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From: Topher Cooper (topher_at_[hidden])
Date: 2004-05-27 18:02:25


I recently joined Boost, and have been getting up to speed by following
the various discussions. I realize that this, my first contribution,
is a bit abstract, but I hope that it may provide some helpful
perspective on the constructor/destructor vs entry/exit discussion.

A common temptation in coding is to "take advantage" of some detail of
the way some mechanism happens to work, while completely ignoring the
intended meaning. The result is clever, frequently efficient, but
obscure, difficult to understand (except for the original implementor)
and inflexible. Occasionally their use with sufficient commenting is
justified, but more often it is a mistake. (Back in prehistoric times,
when I first joined the field, such tricks were called "hacks" and
programmers with a propensity to use them were called, pejoratively,
"hackers" -- but the meaning of that term has mutated three or four
times since then).

My first reaction (do note, before any hackles are raised, that I did
say my *first* reaction) when reading this thread (without having read
the material that it refers to) was that this appeared to be a classic
example of this programming error. The argument certainly seemed to
show all the ear-marks. A particular mechanism (C++
constructor/destructor behavior) having been identified as being
*analogous* to a desired behavior (entry/exit actions in an fsm), was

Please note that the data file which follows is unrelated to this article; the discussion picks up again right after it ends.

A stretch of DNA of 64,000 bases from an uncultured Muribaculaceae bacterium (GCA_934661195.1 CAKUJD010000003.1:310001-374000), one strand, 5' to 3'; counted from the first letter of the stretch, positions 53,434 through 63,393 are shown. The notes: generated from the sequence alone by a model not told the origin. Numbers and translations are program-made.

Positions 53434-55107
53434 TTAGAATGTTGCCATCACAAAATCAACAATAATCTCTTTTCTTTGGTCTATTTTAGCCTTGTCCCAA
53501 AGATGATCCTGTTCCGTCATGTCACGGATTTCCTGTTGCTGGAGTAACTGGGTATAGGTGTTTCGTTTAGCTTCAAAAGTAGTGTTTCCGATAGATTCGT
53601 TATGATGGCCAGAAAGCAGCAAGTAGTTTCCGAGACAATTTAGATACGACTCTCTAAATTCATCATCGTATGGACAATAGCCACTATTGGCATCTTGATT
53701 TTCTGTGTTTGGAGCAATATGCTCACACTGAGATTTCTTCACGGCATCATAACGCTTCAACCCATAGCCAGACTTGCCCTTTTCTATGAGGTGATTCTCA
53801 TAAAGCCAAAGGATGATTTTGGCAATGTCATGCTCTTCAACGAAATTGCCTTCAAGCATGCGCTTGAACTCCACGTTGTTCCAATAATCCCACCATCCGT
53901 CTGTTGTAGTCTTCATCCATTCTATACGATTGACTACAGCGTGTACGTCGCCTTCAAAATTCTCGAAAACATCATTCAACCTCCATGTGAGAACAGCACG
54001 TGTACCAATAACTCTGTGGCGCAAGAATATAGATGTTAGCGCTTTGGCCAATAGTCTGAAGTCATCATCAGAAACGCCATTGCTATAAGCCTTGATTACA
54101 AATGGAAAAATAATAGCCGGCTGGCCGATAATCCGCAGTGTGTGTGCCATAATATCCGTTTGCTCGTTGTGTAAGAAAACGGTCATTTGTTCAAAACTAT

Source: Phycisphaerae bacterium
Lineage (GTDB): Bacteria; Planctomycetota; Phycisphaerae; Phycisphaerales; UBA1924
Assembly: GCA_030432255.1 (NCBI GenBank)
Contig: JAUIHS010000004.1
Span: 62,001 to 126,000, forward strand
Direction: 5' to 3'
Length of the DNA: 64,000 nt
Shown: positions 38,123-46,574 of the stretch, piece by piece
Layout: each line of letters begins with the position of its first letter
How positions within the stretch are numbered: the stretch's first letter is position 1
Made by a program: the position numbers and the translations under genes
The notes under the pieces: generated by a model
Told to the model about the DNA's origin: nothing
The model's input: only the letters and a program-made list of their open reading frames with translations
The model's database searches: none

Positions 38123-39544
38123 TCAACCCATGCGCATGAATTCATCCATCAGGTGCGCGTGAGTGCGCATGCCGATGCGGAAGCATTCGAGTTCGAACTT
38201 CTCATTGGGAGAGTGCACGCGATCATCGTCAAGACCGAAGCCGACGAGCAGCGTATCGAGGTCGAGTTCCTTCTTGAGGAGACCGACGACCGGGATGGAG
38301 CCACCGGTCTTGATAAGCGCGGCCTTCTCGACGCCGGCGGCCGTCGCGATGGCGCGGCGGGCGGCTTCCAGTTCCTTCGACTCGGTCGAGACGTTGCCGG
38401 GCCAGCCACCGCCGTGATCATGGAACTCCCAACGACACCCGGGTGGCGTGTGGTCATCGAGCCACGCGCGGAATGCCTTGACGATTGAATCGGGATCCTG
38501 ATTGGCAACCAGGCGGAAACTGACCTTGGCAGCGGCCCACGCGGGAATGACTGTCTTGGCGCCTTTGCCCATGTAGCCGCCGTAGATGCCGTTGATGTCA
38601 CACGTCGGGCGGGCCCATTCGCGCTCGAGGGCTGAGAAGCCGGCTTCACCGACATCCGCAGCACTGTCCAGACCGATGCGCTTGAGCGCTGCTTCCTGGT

then strictly identified with the same, and used to implement it.
Questions as to the details of the way this worked, appeared to be
defended as necessary: the tail wagging the horse, i.e., the
implementation technique justifying the design rather than vice versa.

A number of postings seem to indicate to me that others have had a
similar reaction.

On further thought, though, I have come to realize that this is not
really justified. The design error appears to be (remember, this is
based solely on the thread not the design itself) a much less serious
one -- an error in identification of the abstractions.

The problem, as I see it, is that what is being referred to as a finite
state machine "state" is not that at all. A "state" is a rather
static, declarative entity. Creating the "state" during execution and
then associating entry and exit actions with its construction and
destruction seems arbitrary and less than obvious -- especially when
that starts to drive the design rather than being simply a mostly
hidden detail of the implementation. In actuality, though, the objects
being referred to as "states" are, in fact a kind of process-object
corresponding to (the process of) *state activation*. What would more
traditionally be thought of as a "state" of the finite state machine
actually appears to correspond most closely to the class of the
corresponding "state activation" object.

With this in mind, identifying entry and exit of the state (beginning
and ending of the state activation) with the constructor and destructor
of the object is quite natural, and having entry/exit conform to the
specific semantics/restriction of C++ constructors/destructors is then,
quite reasonably, making the library C++ like in behavior.

Furthermore, it clarifies (to me) the static/dynamic fsm library
distinction. In a static library (like this one), the basically
declarative "states" are represented declaratively as classes. In the
absence of reflection mechanisms, the states are not actually
represented at run time at all. On the other hand, in a dynamic
library, the states are represented by some appropriate data structure
and the state activation would most likely correspond to execution of
appropriate methods specialized by delegation.

This doesn't mean, of course, that this was the best design (I still
haven't read the design, so I couldn't say), but it is certainly --
except for the terminological confusion -- a reasonable approach.

Topher Cooper

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